As the music world begins to assess the complicated legacy of the man who crowned himself the King of Pop, there is no denying that Michael Jackson's climb from humble beginnings amid the belching smokestacks of Gary, Ind., to the top of the charts and worldwide superstardom will rank beside those of Frank Sinatra, Elvis Presley and the Beatles as one of the most extraordinary rags-to-riches stories ever.
Nor is it an exaggeration to say that Jackson, who died of a heart attack after being rushed to a hospital in Los Angeles on Thursday afternoon a little more than two months shy of his 51st birthday, made a more profound impact in the arenas of soul, R&B and dance-pop than any other singer or songwriter in history.
Sadly, these accomplishments also will forever be intertwined with one of the most tawdry and tragic public meltdowns that pop culture has ever witnessed, with long shadows cast by charges of child abuse, behavior that ranged from mildly eccentric to disturbingly bizarre and the star's inability to create worthwhile new music divorced from his personal turmoil throughout the last 18 years of his career.
In many ways, Jackson's biggest musical success turned out to be his biggest handicap, since its beyond-all-measures accomplishments were something he could never top.
Released on Nov. 30, 1982, the singer's sixth solo studio album "Thriller" became one of the bestselling discs of all time, with sales estimated as falling anywhere between 40 and 100 million copies worldwide. But despite the much-vaunted impact of its genre-blurring sounds on radio and the pop charts--it spawned six Top 10 singles, including the back-to-back No. 1 hits "Billie Jean" and "Beat It"--and the fact that its big-budget videos broke the unofficial color barrier at MTV, real fans never thought it his finest work.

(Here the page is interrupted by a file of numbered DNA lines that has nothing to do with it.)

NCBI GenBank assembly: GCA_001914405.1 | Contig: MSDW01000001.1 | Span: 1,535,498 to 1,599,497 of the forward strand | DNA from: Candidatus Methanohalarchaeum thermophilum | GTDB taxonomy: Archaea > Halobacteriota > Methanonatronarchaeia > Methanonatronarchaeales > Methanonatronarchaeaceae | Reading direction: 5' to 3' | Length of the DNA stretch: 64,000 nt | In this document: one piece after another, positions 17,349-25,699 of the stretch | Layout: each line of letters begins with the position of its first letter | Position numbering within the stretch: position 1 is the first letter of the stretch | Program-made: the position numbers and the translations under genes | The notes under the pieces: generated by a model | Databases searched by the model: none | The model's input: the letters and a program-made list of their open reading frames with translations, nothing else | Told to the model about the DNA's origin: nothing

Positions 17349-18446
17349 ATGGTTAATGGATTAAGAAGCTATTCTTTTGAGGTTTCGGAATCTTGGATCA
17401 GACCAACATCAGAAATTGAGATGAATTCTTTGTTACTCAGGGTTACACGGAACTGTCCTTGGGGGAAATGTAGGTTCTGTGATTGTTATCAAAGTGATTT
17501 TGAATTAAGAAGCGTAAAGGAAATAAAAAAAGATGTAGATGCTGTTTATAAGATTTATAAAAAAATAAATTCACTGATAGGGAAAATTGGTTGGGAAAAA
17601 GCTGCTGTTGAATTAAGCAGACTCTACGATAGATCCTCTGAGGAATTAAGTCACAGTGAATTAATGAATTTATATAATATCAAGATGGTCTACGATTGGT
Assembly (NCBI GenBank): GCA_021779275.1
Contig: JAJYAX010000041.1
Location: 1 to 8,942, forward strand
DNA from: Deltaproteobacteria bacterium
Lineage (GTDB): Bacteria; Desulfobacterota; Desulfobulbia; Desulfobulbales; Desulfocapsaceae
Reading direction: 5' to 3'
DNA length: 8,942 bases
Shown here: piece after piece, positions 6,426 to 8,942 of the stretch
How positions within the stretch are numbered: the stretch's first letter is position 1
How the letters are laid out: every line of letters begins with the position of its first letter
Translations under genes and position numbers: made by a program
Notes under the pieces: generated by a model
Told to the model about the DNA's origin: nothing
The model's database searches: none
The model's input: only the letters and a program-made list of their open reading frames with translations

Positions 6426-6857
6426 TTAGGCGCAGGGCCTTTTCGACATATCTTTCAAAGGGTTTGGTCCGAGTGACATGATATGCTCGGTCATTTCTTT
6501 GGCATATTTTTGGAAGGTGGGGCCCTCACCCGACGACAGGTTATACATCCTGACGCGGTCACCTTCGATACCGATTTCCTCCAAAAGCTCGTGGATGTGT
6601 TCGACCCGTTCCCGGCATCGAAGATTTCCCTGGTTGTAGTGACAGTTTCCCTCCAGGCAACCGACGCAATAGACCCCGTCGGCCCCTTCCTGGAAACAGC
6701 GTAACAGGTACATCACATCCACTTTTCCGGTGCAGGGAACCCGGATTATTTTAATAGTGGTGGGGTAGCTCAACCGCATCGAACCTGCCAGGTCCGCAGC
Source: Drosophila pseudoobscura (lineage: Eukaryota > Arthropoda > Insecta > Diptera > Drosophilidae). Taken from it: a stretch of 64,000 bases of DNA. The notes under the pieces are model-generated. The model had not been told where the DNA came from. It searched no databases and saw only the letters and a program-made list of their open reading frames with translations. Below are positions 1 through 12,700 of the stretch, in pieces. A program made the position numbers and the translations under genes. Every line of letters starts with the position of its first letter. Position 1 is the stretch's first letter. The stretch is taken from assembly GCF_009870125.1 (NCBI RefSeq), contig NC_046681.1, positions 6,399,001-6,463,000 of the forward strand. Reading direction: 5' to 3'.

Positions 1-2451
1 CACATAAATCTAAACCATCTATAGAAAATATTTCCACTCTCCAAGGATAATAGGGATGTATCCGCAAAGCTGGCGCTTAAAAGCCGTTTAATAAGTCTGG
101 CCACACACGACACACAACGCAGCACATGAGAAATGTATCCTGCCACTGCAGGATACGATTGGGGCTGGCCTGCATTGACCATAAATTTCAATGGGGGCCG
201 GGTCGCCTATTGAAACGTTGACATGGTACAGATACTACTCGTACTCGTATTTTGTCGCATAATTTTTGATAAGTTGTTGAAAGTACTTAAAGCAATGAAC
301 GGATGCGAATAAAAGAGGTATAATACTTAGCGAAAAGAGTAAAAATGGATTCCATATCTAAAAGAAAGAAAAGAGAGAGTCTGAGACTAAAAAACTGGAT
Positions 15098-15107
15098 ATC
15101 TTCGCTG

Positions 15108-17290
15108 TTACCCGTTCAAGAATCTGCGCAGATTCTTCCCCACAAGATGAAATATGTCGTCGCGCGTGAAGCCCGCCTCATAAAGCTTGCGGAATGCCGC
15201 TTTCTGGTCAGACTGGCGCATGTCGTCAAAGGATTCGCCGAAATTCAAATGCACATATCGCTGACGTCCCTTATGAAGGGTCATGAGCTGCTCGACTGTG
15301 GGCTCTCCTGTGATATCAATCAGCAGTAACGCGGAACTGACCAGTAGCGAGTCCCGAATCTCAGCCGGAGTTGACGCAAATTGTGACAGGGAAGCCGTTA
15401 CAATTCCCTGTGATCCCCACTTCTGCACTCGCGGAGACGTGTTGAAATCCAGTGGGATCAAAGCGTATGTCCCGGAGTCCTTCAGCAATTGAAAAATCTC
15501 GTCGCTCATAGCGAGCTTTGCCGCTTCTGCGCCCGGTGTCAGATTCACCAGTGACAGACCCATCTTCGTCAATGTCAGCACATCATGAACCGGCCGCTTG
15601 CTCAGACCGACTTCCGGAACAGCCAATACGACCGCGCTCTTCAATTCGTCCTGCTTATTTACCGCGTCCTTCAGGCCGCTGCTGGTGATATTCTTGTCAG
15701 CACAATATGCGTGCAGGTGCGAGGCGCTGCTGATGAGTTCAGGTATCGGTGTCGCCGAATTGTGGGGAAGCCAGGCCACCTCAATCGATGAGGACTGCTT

That honor belongs to "Off the Wall," the 1979 album that actually pioneered the mix of funk, disco, pop, soul, jazz and rock polished for mainstream consumption on "Thriller." With songs such as "Don't Stop 'til You Get Enough" and "Rock with You," and collaborations with superstars such as Stevie Wonder and Paul McCartney, who clearly viewed the then 20-year-old star as a peer, "Off the Wall" is the album hardcore fans reach for, including celebrated acolytes such as Justin Timberlake and Usher.
For that matter, more moving than anything on "Thriller" is the 1972 ballad "Ben," another No. 1 hit and a song that Jackson, right at the start of his solo career, invested with so much emotion that it instantly transcended its origins as a love song to a killer rat from a B-grade horror film.
And, of course, there are the irrepressible, irresistible, unrelentingly upbeat songs of the Jackson Five, the family group that featured Michael and four of his eight siblings. Dismissed as bubblegum pop by some critics during their hit-making prime from 1969 through 1971, in retrospect, they stand as one of the most heartfelt and enduring acts that the legendary Motown Records ever produced. Michael's vocals in particular shine through, with the prepubescent star somehow singing in a voice wise and soulful beyond its years.